The Metaphysics of Information Separation

August 10th, 2018 by Christopher Knight

For some people, August suggests that there is more to life than blogging about how to approach cases in which requested information is environmental and some is not. At Panopticon we regard such fly-by-night lightweight losers as simply wrong. We know you agree (or at least you will, when you get back from holiday and see this). Read more »


DPA Claims Against the Press: The Stunt Continues

August 6th, 2018 by Christopher Knight

Stunt v Associated Newspapers Ltd [2018] EWCA Civ 1780 is a dispute between the Daily Mail, Mail on Sunday and Mail Online, and the eye-wateringly rich former son-in-law of Berne Ecclestone about coverage of the latter by the former. Simply googling the claimant’s name and seeing the Mail Online headines gives some idea of why he might find that coverage less than flattering. It is, in short, a dispute where most people would like both sides to lose. Read more »


Costs and Vexatiousness: Upper Tribunal Updates

August 3rd, 2018 by Christopher Knight

The procedural exemptions in sections 12 and 14 of FOIA are some of the most commonly used, and most commonly litigated, provisions of the legislation. Unsurprisingly, they have led to a disproportionate degree of appellate involvement. More surprisingly, they continue to do so. Three recent Upper Tribunal decisions add to that body of jurisprudence which ought to be considered by authorities faced with burdensome requests. This post is, as a result, quite burdensome itself.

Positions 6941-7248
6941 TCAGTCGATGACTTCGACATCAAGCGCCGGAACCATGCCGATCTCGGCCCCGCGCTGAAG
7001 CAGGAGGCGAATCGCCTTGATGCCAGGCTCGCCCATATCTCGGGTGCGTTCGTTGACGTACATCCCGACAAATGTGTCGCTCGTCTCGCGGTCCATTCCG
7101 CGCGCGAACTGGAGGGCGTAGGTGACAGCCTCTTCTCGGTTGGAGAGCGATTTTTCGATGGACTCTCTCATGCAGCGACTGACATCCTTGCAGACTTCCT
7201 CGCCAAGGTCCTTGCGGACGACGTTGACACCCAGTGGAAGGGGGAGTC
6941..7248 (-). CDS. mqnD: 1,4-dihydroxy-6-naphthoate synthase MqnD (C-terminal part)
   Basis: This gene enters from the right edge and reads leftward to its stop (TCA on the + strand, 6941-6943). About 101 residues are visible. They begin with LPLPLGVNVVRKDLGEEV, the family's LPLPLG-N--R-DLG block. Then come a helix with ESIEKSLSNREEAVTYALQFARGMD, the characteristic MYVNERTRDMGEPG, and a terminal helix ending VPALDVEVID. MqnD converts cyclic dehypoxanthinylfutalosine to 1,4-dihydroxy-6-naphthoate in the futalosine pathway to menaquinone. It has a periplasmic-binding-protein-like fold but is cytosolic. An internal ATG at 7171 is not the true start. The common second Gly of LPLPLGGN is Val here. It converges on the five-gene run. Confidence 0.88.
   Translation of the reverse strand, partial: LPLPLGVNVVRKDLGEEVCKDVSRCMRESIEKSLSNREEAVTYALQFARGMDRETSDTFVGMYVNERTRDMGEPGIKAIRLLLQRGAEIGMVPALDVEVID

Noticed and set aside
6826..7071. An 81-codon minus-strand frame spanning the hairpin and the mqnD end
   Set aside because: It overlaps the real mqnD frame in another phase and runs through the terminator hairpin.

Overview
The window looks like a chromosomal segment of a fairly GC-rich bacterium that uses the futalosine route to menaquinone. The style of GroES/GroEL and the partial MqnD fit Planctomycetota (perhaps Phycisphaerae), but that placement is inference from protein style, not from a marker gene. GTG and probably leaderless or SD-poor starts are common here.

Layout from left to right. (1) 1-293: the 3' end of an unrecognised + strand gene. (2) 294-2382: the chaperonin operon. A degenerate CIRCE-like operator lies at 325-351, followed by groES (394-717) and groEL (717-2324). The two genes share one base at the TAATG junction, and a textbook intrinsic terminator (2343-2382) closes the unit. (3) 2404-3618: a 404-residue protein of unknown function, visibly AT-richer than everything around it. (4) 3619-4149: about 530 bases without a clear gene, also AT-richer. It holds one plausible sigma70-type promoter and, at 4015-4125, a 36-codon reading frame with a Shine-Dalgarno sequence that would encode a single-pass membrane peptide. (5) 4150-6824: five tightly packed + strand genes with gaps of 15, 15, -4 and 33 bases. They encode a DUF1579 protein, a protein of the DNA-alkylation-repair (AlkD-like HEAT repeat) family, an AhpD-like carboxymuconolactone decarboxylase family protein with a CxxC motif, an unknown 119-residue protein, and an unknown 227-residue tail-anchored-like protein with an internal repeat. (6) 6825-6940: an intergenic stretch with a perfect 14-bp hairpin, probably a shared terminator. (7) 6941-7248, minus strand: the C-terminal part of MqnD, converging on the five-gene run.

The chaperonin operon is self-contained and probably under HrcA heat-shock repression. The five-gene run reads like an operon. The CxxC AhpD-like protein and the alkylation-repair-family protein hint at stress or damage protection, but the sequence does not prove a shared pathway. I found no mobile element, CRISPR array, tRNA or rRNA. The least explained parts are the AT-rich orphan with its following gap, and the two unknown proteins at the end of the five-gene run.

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Identifiability and the Unmotivated Intruder

August 3rd, 2018 by Christopher Knight

It is not uncommon for public authorities who hold statistical data to decline to disclose specific figures in categories for which the number is fewer than five, on the basis of a fear that the number of affected people is sufficiently small that they are reasonably identifiable. In other words, they rely on section 40(2) FOIA to withhold the number. Read more »


Have You Found Jesus? The CJEU Has

August 3rd, 2018 by Christopher Knight

When opening the door to the Jehovah’s Witnesses it is probably uncommon for householders – even for the erudite and very pretty readers of this blog – to respond that although they have not found Jesus, they have found a copy of the register of data controllers, on which the Witnesses do not seem to appear. Read more »


Data Protection in the CJEU: Developments

August 2nd, 2018 by Christopher Knight

Three updates for data protection watchers about cases with a wide-ranging potential impact in the Luxembourg courts. Read more »